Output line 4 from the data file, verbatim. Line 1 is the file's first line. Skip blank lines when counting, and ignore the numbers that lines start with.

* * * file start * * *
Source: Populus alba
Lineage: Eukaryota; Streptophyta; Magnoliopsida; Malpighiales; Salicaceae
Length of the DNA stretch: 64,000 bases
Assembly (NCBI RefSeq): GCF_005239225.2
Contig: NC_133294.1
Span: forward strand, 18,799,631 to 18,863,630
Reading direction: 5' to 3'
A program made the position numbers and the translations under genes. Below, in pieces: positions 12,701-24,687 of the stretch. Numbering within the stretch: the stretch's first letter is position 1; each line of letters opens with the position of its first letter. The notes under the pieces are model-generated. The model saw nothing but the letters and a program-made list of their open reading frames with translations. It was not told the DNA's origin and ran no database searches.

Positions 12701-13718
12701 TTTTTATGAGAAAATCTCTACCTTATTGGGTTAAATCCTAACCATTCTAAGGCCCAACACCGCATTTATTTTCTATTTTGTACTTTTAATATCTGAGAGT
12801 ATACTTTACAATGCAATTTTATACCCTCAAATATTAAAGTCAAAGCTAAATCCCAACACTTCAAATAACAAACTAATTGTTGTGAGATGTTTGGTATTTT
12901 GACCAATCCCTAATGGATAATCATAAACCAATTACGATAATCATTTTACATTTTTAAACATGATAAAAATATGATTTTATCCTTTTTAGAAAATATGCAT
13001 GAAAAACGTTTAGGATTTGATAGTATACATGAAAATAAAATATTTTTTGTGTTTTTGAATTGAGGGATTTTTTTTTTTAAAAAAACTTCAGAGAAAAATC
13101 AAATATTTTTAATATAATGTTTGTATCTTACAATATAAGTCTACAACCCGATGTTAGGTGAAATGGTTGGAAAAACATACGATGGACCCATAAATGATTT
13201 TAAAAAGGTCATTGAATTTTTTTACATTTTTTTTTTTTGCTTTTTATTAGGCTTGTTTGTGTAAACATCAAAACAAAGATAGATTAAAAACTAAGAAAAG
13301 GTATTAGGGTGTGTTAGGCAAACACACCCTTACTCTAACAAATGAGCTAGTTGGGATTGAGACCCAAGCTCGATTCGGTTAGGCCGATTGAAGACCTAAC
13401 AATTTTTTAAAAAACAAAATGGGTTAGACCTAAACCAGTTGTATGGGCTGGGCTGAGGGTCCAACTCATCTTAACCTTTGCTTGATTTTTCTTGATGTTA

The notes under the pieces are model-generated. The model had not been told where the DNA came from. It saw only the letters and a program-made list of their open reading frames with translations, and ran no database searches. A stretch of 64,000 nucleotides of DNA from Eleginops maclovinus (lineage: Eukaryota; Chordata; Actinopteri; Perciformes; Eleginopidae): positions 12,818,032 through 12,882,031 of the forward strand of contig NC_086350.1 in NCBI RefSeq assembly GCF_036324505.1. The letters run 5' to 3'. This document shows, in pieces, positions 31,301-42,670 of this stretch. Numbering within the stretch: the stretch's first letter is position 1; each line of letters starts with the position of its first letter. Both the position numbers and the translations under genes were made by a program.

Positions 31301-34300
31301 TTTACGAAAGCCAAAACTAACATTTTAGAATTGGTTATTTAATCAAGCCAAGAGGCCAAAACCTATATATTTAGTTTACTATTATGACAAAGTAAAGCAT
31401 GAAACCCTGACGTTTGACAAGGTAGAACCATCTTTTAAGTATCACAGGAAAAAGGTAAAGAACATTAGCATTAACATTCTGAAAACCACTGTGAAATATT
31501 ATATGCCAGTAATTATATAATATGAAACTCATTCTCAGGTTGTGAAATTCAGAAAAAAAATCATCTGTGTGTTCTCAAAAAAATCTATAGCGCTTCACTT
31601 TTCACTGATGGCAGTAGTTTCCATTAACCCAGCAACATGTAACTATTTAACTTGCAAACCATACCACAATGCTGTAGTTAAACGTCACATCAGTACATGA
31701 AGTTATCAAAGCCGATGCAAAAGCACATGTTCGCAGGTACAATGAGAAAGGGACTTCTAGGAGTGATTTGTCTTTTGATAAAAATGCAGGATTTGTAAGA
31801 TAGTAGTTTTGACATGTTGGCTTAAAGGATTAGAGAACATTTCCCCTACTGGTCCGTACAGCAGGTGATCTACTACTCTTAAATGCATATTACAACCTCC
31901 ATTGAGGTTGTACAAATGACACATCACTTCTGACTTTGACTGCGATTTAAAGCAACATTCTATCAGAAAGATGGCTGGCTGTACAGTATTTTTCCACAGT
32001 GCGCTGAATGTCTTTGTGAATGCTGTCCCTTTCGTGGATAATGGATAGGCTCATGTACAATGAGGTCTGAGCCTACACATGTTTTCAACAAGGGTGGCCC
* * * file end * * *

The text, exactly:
Assembly (NCBI RefSeq): GCF_005239225.2